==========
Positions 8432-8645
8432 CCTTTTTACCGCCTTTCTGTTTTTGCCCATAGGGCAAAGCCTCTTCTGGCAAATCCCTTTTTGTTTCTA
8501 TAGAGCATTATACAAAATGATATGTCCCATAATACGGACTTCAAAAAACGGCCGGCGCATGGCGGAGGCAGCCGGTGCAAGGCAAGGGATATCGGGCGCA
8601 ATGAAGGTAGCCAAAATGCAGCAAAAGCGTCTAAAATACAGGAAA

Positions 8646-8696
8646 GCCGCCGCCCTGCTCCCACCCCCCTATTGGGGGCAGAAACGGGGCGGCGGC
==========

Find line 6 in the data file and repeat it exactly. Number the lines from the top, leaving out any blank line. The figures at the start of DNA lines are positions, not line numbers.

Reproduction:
8646 GCCGCCGCCCTGCTCCCACCCCCCTATTGGGGGCAGAAACGGGGCGGCGGC